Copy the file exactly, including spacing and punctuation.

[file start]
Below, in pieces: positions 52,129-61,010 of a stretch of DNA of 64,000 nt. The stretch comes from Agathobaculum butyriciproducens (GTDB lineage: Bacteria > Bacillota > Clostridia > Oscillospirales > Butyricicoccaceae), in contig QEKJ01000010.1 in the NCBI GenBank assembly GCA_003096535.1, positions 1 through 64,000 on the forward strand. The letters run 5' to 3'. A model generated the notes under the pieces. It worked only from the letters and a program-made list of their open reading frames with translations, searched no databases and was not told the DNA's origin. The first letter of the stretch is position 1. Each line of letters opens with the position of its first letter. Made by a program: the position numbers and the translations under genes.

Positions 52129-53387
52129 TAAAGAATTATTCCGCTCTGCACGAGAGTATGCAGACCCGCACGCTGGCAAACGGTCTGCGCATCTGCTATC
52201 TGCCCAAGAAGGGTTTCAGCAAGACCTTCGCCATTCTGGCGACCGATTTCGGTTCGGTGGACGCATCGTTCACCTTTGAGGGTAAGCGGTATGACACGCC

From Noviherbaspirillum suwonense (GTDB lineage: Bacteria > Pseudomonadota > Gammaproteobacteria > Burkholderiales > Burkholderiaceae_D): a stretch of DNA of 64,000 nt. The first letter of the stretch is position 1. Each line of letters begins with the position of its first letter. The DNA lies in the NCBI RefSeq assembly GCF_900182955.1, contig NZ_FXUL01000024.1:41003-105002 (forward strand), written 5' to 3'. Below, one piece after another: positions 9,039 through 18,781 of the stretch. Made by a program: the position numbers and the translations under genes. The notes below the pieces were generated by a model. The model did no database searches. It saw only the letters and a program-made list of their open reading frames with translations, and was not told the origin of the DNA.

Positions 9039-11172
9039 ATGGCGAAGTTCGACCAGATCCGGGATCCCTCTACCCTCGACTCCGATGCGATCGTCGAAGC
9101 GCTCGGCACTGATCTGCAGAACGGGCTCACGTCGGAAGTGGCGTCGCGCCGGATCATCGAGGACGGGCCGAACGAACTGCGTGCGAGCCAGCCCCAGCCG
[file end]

Below, in pieces: positions 52,129-61,010 of a stretch of DNA of 64,000 nt. The stretch comes from Agathobaculum butyriciproducens (GTDB lineage: Bacteria > Bacillota > Clostridia > Oscillospirales > Butyricicoccaceae), in contig QEKJ01000010.1 in the NCBI GenBank assembly GCA_003096535.1, positions 1 through 64,000 on the forward strand. The letters run 5' to 3'. A model generated the notes under the pieces. It worked only from the letters and a program-made list of their open reading frames with translations, searched no databases and was not told the DNA's origin. The first letter of the stretch is position 1. Each line of letters opens with the position of its first letter. Made by a program: the position numbers and the translations under genes.

Positions 52129-53387
52129 TAAAGAATTATTCCGCTCTGCACGAGAGTATGCAGACCCGCACGCTGGCAAACGGTCTGCGCATCTGCTATC
52201 TGCCCAAGAAGGGTTTCAGCAAGACCTTCGCCATTCTGGCGACCGATTTCGGTTCGGTGGACGCATCGTTCACCTTTGAGGGTAAGCGGTATGACACGCC

From Noviherbaspirillum suwonense (GTDB lineage: Bacteria > Pseudomonadota > Gammaproteobacteria > Burkholderiales > Burkholderiaceae_D): a stretch of DNA of 64,000 nt. The first letter of the stretch is position 1. Each line of letters begins with the position of its first letter. The DNA lies in the NCBI RefSeq assembly GCF_900182955.1, contig NZ_FXUL01000024.1:41003-105002 (forward strand), written 5' to 3'. Below, one piece after another: positions 9,039 through 18,781 of the stretch. Made by a program: the position numbers and the translations under genes. The notes below the pieces were generated by a model. The model did no database searches. It saw only the letters and a program-made list of their open reading frames with translations, and was not told the origin of the DNA.

Positions 9039-11172
9039 ATGGCGAAGTTCGACCAGATCCGGGATCCCTCTACCCTCGACTCCGATGCGATCGTCGAAGC
9101 GCTCGGCACTGATCTGCAGAACGGGCTCACGTCGGAAGTGGCGTCGCGCCGGATCATCGAGGACGGGCCGAACGAACTGCGTGCGAGCCAGCCCCAGCCG